zunerama logo



  blog    forum    games    accessories    fun    free    downloads    zune 3.0    help    specs    shop    us

Skip to: Content | Sidebar | Footer

Microsoft splits Zune team; moves hardware, software groups into other divisions

13 February, 2009 (17:18) | zune news | By: Harvey Chute

Microsoft has split the Zune team into separate hardware and software units, and folded those units into other Microsoft organizations, according to a CNET report.

The move seems to further signal a shift in  Microsoft’s focus from Zune hardware to Zune software and services. The software group is going to the Media Center TV division, led by Enrique Rodriguez.

The fact that the Zune team does not exist as a separate entity any more is concerning to me. This does not seem a strategic measure for Zune so much as a cost-cutting measure. (They’re not doing this with Xbox, after all.)

The official reason, from Rodriguez, is that the reorganization was about “bringing more heads together to work on a unified entertainment approach… a more cloud-based approach.”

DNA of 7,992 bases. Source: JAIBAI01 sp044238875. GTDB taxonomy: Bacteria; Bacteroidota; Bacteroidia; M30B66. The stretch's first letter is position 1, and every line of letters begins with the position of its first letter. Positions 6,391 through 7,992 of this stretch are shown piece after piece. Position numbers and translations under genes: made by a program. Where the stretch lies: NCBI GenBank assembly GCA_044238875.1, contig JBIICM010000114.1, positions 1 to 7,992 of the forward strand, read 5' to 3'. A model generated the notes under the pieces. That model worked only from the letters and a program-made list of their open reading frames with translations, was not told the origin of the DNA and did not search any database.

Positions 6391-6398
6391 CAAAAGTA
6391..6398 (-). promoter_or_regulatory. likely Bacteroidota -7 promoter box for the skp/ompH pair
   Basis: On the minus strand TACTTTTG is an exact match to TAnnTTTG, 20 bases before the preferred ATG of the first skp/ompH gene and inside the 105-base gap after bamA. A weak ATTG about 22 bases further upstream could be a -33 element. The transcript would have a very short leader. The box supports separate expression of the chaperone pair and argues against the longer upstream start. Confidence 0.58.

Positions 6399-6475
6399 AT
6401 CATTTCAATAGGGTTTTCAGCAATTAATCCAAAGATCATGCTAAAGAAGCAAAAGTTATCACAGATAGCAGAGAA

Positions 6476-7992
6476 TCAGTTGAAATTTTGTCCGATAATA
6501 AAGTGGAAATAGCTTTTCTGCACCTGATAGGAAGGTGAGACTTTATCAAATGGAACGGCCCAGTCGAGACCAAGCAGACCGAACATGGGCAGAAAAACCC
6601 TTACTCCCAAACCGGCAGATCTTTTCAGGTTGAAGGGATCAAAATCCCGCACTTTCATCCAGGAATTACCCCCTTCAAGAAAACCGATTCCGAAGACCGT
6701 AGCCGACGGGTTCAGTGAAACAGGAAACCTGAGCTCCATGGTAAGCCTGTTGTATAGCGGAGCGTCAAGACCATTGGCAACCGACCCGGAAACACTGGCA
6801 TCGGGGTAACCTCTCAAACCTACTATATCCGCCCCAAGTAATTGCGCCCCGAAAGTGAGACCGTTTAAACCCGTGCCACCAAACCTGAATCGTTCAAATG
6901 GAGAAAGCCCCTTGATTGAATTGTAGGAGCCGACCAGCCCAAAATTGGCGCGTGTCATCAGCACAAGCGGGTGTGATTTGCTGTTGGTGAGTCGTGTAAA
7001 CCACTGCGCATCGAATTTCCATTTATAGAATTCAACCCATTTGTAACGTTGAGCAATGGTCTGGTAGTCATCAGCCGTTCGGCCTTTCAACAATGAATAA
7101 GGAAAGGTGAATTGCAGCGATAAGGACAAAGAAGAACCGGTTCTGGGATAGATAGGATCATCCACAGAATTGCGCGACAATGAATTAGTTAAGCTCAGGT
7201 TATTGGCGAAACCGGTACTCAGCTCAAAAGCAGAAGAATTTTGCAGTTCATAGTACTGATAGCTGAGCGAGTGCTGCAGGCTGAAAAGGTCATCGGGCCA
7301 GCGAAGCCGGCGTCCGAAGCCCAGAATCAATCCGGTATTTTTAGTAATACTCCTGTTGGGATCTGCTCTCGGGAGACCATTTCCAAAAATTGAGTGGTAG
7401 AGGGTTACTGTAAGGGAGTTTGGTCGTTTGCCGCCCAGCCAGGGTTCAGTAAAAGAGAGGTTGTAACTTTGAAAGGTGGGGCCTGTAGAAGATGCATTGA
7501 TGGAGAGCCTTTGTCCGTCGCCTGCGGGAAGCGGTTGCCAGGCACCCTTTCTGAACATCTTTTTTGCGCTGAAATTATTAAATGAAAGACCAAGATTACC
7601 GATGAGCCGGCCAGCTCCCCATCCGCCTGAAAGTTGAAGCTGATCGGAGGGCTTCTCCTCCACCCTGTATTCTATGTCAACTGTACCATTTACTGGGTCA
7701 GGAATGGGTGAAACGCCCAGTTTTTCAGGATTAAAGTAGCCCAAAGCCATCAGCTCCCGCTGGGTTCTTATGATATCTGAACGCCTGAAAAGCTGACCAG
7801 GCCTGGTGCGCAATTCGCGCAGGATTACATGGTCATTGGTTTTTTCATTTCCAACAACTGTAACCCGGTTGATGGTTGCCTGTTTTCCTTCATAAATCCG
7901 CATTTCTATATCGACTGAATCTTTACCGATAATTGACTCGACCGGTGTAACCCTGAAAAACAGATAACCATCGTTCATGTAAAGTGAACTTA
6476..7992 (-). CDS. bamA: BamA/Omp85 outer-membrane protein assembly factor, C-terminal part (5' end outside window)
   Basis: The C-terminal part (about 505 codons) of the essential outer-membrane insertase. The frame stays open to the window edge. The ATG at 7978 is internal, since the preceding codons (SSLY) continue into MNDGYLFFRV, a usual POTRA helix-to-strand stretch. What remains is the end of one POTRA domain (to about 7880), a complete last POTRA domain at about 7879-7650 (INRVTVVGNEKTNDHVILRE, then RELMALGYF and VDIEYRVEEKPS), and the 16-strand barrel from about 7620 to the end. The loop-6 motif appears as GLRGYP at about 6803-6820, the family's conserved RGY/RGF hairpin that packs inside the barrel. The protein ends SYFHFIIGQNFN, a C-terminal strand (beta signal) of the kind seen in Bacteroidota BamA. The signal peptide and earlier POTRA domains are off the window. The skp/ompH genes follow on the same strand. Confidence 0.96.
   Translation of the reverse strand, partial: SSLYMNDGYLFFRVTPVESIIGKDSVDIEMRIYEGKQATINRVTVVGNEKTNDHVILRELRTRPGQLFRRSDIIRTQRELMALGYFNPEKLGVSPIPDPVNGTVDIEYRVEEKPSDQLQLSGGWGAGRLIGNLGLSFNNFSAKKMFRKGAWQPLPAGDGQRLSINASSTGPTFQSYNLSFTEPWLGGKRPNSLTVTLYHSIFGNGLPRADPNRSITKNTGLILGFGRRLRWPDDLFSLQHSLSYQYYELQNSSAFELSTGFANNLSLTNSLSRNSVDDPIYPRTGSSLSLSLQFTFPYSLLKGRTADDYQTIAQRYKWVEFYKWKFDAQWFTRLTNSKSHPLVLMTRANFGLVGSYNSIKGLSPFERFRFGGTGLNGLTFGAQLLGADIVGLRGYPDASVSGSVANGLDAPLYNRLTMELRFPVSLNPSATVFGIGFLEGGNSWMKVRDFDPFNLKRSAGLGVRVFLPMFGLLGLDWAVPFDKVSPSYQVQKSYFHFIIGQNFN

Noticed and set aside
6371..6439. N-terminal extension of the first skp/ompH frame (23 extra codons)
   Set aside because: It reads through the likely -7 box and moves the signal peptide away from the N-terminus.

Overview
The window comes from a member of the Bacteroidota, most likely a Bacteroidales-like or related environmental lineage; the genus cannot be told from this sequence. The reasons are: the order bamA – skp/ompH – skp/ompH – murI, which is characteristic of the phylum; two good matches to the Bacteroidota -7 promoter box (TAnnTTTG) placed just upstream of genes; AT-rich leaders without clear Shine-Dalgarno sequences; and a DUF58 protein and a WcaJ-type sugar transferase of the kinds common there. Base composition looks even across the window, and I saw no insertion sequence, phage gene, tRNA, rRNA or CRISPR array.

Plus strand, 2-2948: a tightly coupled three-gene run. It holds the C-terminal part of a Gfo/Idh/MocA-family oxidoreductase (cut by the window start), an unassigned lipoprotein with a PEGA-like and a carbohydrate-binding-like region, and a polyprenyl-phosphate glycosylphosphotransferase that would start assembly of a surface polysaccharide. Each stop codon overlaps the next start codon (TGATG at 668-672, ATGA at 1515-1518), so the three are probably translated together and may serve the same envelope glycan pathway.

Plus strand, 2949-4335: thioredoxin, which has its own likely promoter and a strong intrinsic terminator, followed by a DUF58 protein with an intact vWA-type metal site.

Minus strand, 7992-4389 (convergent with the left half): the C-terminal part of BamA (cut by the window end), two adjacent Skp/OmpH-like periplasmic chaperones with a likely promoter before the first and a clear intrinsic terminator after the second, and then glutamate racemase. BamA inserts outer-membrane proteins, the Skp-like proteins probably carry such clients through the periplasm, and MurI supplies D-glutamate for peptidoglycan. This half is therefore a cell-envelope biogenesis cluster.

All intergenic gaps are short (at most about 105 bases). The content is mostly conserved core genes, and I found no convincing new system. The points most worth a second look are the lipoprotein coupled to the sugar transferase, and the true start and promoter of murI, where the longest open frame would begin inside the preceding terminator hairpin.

It smells like a cost-cutting move to me. Collapsing organizational units into a smaller set can cut a lot of overhead costs. In a different fiscal environment, I doubt that Microsoft would be doing this. Rodriguez’s comment is telling: “We’re just being very pragmatic and even more so in a world in which not even Microsoft can afford to over-invest.”

It also seems apparent that Microsoft feels it has more to gain from Zune software and Zune Marketplace than it does from Zune hardware. As Zune software and services extend into other 3rd-party devices, the software grows in importance and the Zune player ceases to be the centerpoint of the Zune strategy.

There’s one variable that could change this: how well the next Zune player is received. I mentioned before the excitement that I’m sensing from the Zune hardware team about this. And the new player line will almost certainly come out this fall. That might not change the emphasis on Zune software, but it could ensure a continued focus on Zune players in the years to come.

As Rodriguez notes, “The reality is, [the Zune player] will continue to be the one vertical device that we control every…aspect of it all the way to what it says on the box,” he said. “So shame on us if it is not the best.”

And here’s the word from Brian Seitz of ZuneInsider (emphasis mine): “For our current customers, this internal, organizational adjustment won’t result in any changes. Like I said above we’re still committed to delivering the next wave of the Zune hardware, software and services – and we will do so this calendar year, so stay tuned.”

Comments